Future issues look promising, particularly with issue #3’s appearance of fan-favorite monsters Gezora and Manda, who haven’t gotten a whole lot of love in any other media (though both show up in the old Nintendo game).

I will say I think Toho is hurting themselves with their severe restrictions on the license. According to Mowry during a recent appearance on Kaijucast, Toho won’t let IDW use Godzilla in any of their crossovers, and so we’re robbed of Godzilla vs. Cthulhu (as part of Infestation 2) or Mars Attacks Godzilla – both of which would have excited comics fans and possibly brought them on to the main title. Toho won’t let IDW use any characters or monsters from Toho’s movies, Godzilla-related or otherwise, unless IDW specifically licenses them separately.

Perhaps worst of all, Toho won’t let IDW’s writers revise the monsters’ origins or even explore those origins – the monsters have to more or less just exist, which severely limits the story potential. That Mowry and other authors like Half-Century War‘s James Stokoe have been able to tell any decent stories at all is a credit to their skill.

Don’t wait for the trade – there’s no time. I’m buying all the covers for each issue (I keep one in my collection and one in the bathroom – for re-reading purposes, gutter-mind). If you have any interest in this at all, pick up this issue now – or maybe even request a subscription, if you’re feeling generous. I want this comic to succeed.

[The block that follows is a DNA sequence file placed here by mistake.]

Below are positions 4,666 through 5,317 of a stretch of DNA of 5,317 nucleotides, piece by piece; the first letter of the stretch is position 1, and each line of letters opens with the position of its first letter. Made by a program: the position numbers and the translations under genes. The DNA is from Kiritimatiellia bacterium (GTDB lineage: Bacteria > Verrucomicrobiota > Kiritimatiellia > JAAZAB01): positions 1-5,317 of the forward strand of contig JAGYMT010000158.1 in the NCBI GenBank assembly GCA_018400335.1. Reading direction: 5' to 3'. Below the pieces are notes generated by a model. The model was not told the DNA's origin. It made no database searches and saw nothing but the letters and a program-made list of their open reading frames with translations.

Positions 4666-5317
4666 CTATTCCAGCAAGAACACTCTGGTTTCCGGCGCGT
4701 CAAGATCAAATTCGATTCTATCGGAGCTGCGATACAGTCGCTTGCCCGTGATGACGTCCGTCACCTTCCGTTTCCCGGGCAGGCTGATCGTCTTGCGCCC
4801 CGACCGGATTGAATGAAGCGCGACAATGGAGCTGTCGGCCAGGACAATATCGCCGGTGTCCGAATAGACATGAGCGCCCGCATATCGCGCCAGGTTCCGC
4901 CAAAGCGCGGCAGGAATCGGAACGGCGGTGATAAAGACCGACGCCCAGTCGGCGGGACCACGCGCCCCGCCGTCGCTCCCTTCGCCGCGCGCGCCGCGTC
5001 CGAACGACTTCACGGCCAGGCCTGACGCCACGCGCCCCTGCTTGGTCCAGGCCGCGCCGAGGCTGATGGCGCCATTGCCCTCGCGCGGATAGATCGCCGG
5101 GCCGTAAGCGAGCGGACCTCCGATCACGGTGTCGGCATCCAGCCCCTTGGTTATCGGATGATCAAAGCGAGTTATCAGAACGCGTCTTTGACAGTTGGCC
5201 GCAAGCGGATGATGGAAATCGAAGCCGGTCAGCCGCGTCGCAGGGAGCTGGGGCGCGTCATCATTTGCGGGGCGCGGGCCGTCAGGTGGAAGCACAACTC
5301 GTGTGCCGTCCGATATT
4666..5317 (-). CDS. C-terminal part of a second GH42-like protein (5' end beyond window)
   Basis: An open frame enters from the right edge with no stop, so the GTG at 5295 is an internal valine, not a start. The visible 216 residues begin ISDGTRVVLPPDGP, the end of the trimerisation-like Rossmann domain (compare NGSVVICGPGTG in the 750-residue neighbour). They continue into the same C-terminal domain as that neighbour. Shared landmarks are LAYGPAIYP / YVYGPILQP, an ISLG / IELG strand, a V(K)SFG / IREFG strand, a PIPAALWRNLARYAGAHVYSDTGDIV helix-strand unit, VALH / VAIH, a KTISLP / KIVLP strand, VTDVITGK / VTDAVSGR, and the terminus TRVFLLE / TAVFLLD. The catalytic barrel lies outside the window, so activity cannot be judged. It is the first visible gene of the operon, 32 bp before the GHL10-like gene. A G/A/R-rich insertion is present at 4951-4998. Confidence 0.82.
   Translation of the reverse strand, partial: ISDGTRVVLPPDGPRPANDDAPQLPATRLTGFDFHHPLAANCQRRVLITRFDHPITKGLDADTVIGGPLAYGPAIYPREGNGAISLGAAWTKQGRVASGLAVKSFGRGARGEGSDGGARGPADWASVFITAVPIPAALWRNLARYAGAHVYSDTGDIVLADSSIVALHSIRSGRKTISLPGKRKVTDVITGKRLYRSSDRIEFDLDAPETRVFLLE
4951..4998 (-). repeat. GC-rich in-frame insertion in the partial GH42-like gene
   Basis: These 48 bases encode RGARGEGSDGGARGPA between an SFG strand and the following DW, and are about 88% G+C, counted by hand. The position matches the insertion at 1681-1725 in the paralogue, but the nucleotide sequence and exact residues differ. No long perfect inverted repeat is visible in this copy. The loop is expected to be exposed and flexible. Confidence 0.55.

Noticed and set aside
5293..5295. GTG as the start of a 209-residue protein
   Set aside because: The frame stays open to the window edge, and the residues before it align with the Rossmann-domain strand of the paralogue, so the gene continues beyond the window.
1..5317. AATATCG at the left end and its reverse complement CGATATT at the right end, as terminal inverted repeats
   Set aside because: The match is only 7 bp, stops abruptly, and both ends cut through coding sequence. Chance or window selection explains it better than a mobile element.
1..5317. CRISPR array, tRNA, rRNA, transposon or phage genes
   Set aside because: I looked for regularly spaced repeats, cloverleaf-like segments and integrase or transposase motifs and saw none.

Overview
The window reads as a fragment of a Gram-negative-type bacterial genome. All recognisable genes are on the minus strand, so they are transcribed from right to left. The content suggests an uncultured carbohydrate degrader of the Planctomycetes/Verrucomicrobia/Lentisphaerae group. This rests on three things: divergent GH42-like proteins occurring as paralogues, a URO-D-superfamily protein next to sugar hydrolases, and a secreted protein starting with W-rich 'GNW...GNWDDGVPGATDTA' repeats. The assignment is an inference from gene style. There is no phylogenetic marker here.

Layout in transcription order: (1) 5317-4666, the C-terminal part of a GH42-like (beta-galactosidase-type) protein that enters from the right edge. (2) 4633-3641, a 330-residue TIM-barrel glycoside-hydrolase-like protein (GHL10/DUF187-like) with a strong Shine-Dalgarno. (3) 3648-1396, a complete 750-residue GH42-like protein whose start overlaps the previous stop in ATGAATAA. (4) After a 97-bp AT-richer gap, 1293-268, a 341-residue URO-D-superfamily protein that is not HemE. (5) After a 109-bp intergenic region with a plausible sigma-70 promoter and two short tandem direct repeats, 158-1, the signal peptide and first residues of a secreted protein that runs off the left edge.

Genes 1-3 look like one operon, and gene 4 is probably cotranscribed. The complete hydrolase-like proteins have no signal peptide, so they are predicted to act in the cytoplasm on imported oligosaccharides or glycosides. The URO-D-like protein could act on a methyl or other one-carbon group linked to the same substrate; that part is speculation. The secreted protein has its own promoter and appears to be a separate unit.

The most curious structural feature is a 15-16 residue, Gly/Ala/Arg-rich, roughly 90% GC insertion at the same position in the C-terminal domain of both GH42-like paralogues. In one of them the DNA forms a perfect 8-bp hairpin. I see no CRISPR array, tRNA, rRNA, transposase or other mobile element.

Comments now closed (3)

  • I read TPBs and graphic novels. After 20+ years of being a comic book fan, I really hate floppies- especially from IDW, who seem to price gouge worse than any other publisher I can think of- and was looking forward to when the series would be released in a trade collection.

    However, Godzilla fandom trumps all else- since this series is in great hands and I really want to see what serious fans can do with these monsters, I'll go ahead and start reading the floppies. Thanks for pointing this out, Poe. Here's hoping the word gets spread around and the fans can save this ship.

    • I agree with you 100% on preferring trades over floppies. The sole reason I buy this in single issues is to support the license. Even Hellboy I only buy in trade these days, but I know that's coming out no matter what.

      Personally I'm a fan of the model of having digital single issues and printed trades. I think the industry will get there eventually.

  • I was also very disappointed in Kingdom of Monsters. I couldn't believe all that pop culture garbage was in it. There was absolutely no reason for it. I have to support anything Godzilla , though, so I was mainly reading it for it being Godzilla.

    Half-Century War was fantastic and I kind of wish it would've been longer. Legends and Gangsters & Goliaths were also good. I have yet to read Rulers of the Earth mainly because my comic shop didn't get the subscription cover I ordered, but I'll read it soon.